|The "tie-solution" to make contra-flow cycling legal in one-way streets is|
a favoured solution by the City and cyclists alike. It's all that is needed and it is cheap,
which means a high degree of quick implementation and much improved
bicycle mobility. The Police now deny the city this solution, claiming without proof that they consider it to be unsafe, although city traffic planners can document otherwise.
There is a double standard, which by all extents favours the motorists. You really have to wonder where that car favourability comes from, because it is not a part of the Policing jurisdiction or their responsibilities.
As a result, new bicycle infrastructure becomes absurdly expensive, and is increasingly seen as invasive by pedestrians. This translates into the non-growth in modal share since 2003/2004 in Copenhagen.
The Police have a responsibility to help keep the public safe. They should not take an interest in how transport modes are prioritized in our cities, nor should they act as a one-sided enforcer of the motorist-lobby.
The Police don't encourage citizens to take the law into their own hands and play policemen, and rightly so. There are things the Police are good at. But they happily dominate and restrict traffic planning and the quest for safer cities - a field they know absolutely nothing about. Although it doesn't stop them from hunting cyclists for fun and profit.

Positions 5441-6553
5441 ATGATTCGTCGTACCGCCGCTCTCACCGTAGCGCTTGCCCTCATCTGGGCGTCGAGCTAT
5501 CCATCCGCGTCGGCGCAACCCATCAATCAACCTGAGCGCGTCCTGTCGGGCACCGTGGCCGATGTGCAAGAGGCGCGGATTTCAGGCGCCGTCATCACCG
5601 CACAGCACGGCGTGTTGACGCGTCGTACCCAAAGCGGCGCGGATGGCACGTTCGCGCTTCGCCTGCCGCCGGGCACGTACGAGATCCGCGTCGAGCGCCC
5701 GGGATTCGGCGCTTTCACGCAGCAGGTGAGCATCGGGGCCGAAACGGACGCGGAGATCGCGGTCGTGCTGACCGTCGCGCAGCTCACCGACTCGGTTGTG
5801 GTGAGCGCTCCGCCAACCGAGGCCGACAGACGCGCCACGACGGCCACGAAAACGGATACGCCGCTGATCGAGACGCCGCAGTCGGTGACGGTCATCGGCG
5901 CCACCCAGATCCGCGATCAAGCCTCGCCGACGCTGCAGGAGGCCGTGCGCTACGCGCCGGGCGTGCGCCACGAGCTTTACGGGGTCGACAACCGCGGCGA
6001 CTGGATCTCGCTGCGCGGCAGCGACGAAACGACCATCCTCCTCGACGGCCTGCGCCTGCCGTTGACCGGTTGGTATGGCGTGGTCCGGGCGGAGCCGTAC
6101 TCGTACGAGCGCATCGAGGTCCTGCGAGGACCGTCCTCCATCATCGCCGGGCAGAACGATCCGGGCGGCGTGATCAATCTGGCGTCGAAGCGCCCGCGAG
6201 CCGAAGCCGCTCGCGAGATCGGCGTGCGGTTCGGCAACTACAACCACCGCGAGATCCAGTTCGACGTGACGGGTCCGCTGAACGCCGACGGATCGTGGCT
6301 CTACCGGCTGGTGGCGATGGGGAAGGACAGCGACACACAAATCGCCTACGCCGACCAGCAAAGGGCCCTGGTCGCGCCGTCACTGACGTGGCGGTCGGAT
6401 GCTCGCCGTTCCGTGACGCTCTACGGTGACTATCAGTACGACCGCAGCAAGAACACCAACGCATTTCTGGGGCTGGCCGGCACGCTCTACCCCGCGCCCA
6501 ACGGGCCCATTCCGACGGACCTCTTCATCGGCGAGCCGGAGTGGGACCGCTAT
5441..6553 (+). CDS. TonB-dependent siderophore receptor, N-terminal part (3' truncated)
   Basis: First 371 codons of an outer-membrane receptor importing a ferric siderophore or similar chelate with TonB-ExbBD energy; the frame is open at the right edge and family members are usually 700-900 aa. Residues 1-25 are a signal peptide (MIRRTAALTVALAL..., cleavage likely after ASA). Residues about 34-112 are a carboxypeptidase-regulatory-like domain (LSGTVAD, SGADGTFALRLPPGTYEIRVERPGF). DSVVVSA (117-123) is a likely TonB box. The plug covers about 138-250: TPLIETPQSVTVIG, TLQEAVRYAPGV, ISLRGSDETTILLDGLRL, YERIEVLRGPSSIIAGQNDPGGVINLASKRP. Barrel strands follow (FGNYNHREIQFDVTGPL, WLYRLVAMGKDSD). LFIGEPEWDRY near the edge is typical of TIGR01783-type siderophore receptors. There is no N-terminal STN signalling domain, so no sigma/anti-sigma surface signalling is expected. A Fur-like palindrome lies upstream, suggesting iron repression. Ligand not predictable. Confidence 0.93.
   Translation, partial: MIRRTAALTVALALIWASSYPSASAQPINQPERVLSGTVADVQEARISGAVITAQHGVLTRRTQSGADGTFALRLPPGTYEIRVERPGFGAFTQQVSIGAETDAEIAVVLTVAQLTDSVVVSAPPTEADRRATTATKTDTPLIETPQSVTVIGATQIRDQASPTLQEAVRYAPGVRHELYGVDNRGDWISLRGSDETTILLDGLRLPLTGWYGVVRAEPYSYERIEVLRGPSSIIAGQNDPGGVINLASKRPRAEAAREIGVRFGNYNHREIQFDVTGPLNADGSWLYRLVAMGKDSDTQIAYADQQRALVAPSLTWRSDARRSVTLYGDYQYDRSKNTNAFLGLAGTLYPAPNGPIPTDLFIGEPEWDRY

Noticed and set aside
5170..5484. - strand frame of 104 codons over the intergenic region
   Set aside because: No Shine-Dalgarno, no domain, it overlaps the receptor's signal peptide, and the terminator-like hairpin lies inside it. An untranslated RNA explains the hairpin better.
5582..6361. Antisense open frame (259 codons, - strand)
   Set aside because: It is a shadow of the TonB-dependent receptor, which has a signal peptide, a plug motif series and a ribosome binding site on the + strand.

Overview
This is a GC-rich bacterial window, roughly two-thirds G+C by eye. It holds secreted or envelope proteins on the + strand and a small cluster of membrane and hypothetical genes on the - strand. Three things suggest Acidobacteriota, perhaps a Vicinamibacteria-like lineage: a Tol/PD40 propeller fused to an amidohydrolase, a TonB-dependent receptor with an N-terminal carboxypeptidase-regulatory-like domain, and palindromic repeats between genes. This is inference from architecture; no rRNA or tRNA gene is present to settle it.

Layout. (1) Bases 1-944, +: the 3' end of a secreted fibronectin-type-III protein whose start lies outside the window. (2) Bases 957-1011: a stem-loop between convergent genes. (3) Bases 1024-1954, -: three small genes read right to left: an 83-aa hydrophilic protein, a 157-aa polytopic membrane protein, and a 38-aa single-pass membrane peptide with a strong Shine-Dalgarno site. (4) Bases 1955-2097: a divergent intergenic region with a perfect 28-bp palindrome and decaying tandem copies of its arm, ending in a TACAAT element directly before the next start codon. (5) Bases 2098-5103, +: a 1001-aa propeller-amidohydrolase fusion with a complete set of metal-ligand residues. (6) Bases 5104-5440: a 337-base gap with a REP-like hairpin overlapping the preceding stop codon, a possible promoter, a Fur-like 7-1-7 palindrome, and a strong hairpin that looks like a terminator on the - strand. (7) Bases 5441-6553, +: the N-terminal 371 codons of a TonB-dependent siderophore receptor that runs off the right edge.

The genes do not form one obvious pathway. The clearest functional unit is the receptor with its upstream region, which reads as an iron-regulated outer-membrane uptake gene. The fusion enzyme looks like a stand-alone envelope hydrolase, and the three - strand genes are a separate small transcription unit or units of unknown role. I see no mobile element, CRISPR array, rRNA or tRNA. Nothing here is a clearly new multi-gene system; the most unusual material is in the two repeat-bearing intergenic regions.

The Police in Copenhagen have blood on their hands because of their reluctance to assist traffic safety and the development of a more liveable city, and yet they are not accountable to any other authority. In addition, no politicians seem willing to challenge the Police's brutal domination of our city life and our streets. It's unacceptable and must be stopped.
Other examples of Police ignorance stopping plans in Copenhagen: